It shall be an unfair or deceptive act or practice or an unfair method of competition and therefore unlawful and a violation of this chapter for any person to sell, rent, or offer to sell to a franchisee any product or service for more than a fair and reasonable price.
One long hot button issue in franchising is charges, profits,
and rebates that franchisors receive from
franchisee purchases. In addition to being
the brand owner, franchisors may also be the supplier of goods or services to
franchisees. Franchisors have the right to be paid for service and value tendered. But on the flip side, exorbitant charges can
render the franchisee unprofitable and uncompetitive in the market place.
Within ever contract, including franchise agreements and
supplier agreements, there is implied a duty
of good faith and fair dealing. This can translate into to not charging unreasonable
fees. The obligation of good faith and
fair dealing is not written in the agreement, but rather is an implied obligation
in every agreement. It is assumed.
Washington state’s franchise law has codified into law the
obligation of good faith and fair dealing.
In pertinent part, the codification
is quoted above. The Washington law says
it is “unfair or deceptive act or practice or an unfair method of competition……to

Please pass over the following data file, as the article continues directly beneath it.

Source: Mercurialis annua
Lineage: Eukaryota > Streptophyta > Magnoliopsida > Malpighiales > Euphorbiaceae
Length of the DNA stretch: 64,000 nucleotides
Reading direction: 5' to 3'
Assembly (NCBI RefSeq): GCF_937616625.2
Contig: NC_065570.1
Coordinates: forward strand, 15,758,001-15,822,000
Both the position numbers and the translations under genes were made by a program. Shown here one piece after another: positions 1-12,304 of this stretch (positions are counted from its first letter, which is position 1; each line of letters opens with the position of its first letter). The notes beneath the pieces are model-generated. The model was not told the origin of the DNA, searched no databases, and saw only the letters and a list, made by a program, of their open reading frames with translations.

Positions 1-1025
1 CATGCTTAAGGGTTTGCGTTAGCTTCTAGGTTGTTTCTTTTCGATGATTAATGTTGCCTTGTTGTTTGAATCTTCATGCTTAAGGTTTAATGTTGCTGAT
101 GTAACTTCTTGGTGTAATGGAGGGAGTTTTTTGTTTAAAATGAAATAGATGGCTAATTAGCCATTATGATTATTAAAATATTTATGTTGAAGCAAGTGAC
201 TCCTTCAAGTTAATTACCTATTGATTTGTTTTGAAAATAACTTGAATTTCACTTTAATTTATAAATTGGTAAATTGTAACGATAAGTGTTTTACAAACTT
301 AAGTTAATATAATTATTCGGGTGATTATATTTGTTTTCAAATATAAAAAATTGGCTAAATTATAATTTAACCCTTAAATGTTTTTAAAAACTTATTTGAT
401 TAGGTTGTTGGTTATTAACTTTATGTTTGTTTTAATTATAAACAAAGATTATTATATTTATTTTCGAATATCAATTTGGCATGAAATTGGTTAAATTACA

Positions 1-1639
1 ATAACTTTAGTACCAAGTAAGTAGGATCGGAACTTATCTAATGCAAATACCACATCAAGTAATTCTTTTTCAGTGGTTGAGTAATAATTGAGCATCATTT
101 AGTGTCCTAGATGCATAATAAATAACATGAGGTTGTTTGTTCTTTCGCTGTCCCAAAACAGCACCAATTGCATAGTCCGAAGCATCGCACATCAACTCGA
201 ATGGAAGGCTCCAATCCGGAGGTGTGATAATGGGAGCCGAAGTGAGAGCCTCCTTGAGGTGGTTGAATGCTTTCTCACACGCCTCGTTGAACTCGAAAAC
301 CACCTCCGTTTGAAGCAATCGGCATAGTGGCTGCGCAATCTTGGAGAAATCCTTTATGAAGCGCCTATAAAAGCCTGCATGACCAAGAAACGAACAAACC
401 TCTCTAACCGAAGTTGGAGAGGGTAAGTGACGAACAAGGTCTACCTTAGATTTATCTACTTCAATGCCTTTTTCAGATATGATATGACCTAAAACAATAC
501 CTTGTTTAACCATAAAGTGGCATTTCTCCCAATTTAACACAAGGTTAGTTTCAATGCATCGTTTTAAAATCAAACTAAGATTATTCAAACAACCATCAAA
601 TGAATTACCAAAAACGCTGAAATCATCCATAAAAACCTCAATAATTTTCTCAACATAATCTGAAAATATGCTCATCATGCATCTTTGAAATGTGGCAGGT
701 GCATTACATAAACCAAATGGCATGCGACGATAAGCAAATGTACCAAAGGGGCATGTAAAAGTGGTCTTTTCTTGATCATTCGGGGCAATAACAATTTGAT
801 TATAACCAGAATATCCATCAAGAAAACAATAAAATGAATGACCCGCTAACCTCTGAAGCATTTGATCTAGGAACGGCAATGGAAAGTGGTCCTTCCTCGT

sell, rent, or offer to sell to a franchisee
any product or service for more than a fair and reasonable price.
A test of what is a fair
and reasonable price was challenged in the case of Brewer v. Money Mailer, LLC.
The court declined
to state a bright line rule about what is an unreasonable price. But did say:
Selling printing services to a franchisee at more than twice what those services cost violates this provision.
ORDER GRANTING IN PART BREWER’S MOTION FOR SUMMARY JUDGMENT – 5
The court’s in its order
granting summary judgment solely looked at the franchisor’s actual cost of
services and the fee charged franchisees.
The court did not, and it is
unknown if the parties present evidence regarding of fair market valve or
competitor pricing for like services. The
court, in hand, disregarded per se the franchisor’s argument that it provided considerable
benefit for the fees charged franchisees.
As a matter of law, huge markups in the price of a product or service that a franchisee is required to purchase from the franchisor are simply not permitted.
The take away is when determining fees charged franchisee. Look at the cost. Irrespective of the benefits bestowed or
competitor pricing, the fees charged franchisee must be reasonable something
less than twice the actual cost.
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Source: franchise blaw